The Challenge of Providing Middle Class Housing
The challenge of securing middle class housing where the potential homeowner does not qualify for low income assistance and cannot afford the inflated, unregulated prices requested by some sellers is one which has been with us for the last 20 years or more.
The Prime Minister in April 2013 announced the latest subsidy to the low-end government-built housing with a 2% interest rate on up to $450,000 loans over a 5-year period, with no down payments, for pensions on $8,000 per month or less. Good as it sounds, this is seen by many as a meaningless gesture since government already is challenged to keep up with demand for these low-cost houses. This new initiative only serves to increase demand for a product that already cannot be supplied at the price and in the time frame needed.
Emails between Herbert Volney, then Member of Parliament for St. Joseph and Karen Bart-Alexander, Social Development Planning Consultant, stated that the answer to the rental dilemma as outlined by Mr. Volney is for “…. government to provide low-cost housing for persons in the lower economic bracket. We are tired of seeing that the 80% of the labour force who work for $3,000.00 and less per month cannot afford public housing. You are calling for the private sector to provide affordable housing for rental accommodation, but public housing remains unaffordable. Why do so many HDC apartment units remain unoccupied in the face of the high demand for housing? I seriously think that an efficient, high tech approach to low-cost housing can make a dent in the demand.” She concluded that government also needs to “deal with the ridiculous fees and cost along the value chain of housing.”
Demand for housing stock is said to be some 80,000 houses in arrears. It can be argued too that such a low-income housing subsidy does nothing to stimulate the economy, to improve the job and housing markets, and that it merely increases dependency of the poorer strata of society, on government handouts.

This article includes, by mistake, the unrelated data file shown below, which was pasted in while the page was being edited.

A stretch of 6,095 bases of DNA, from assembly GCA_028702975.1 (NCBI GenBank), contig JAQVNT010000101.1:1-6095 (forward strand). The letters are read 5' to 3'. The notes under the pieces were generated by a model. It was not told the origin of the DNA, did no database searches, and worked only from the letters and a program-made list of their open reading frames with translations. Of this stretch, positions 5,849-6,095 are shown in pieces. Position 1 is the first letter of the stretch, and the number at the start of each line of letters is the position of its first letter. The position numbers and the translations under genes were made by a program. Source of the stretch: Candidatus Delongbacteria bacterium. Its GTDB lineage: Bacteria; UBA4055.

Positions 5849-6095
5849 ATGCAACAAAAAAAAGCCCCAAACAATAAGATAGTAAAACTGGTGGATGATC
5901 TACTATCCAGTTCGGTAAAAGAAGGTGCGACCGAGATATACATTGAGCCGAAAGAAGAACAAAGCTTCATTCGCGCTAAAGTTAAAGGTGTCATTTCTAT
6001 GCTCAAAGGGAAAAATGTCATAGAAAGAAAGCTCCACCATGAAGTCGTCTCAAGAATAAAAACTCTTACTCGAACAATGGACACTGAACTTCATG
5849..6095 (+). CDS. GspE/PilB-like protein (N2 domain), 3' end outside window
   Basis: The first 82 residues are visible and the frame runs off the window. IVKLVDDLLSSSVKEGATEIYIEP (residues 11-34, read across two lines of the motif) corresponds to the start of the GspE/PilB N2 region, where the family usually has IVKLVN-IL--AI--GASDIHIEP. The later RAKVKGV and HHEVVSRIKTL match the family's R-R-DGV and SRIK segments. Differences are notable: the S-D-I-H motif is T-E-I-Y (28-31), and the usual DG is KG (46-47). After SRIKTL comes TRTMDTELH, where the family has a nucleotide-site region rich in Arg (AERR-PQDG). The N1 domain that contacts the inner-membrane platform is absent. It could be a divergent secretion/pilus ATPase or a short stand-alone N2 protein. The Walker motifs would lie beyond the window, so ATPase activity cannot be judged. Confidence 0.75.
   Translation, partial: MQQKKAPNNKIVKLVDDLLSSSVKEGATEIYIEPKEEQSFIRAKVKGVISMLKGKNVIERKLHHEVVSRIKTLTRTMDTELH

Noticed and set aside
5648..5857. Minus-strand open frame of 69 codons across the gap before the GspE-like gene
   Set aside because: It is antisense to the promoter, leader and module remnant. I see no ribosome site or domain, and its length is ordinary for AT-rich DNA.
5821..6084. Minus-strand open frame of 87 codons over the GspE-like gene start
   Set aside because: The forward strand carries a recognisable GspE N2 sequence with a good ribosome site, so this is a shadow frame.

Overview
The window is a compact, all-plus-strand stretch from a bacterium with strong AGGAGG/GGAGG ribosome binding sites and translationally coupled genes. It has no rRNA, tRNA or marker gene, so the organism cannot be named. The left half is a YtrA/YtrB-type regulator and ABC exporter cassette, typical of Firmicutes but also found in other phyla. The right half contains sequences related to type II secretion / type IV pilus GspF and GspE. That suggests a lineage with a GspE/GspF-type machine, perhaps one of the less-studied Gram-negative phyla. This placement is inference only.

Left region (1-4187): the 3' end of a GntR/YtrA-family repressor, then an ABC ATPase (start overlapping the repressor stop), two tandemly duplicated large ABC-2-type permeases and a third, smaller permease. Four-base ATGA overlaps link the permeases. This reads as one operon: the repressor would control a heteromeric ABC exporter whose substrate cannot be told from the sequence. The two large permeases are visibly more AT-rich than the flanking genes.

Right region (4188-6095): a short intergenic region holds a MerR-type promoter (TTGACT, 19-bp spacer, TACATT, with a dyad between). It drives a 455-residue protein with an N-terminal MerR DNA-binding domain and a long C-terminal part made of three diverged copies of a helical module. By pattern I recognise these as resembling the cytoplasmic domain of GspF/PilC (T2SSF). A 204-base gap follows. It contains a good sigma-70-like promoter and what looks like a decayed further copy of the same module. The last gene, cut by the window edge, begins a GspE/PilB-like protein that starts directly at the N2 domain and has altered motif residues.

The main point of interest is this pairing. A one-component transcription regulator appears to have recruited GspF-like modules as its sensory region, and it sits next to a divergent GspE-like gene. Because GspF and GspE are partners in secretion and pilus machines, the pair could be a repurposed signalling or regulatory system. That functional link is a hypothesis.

The top end of the housing market as usual fixes itself since access to cash or financing is no problem. It is commonplace to find high rise apartment blocks, where the starting price of Studio apartments is two million dollars, in addition to a ridiculous monthly maintenance fee that sometimes equal the rent being paid for a house. This together with luxury Golf Course residences and second home investment in Tobago and Florida create a market attained by few.
But what about the middle span of the market? AREA believes that this segment of the land and housing market is not only neglected on the assumption that it is not screaming out for help as the lower income segment is, but it has been allowed to, in a way, collapse unseen. The silent majority. The middle class of society, AREA maintains, is suffering without a murmur, despite the dangerous social implications of such a situation. Does real estate value play a part in this social disintegration?
If the middle class is indeed the majority of the population, then almost everyone reading this article will in fact be a member of that demographic classification. So our own personal experience of purchasing a home will actually be fairly typical. Anecdotal evidence indicates that for most of us, therefore, that first house is a stretch! For many, it is only possible because of our mature, settled and affluent parents help us to make the deposit or monthly mortgage payments. If we are lucky, they may actually purchase it for us. Some of us may even “massage the facts” when making that mortgage application to our banks, knowing that we can handle the loan even if the rules indicate that the borrowing is at too high a level. Sacrifices are made and the family scrapes through those first few years, meeting their financial obligations any way they can.
If this scenario is accurate, and parental assistance is prevalent in our society, it would indicate that there is a significant divide between affordable housing and what most properties are valued at. Or put the other way around, a significant divide between property values and borrowing power of the average salary. Even with both spouses earning, it is not necessarily possible to qualify for a loan to purchase what is considered to be suitable housing.
In Tobago, the housing market is very different from Trinidad’s but we see the same mismatch in terms of what is offered and what is in demand. At the lower end of the spectrum, very few houses change hands, because the population is not as mobile and families remain in their homes. In the past decade, however, there has been demand for a better quality of housing as well as additional housing for new family units, both of which became affordable after 2000 thanks to the tourism industry which was building towards its 2005/6 economic peak.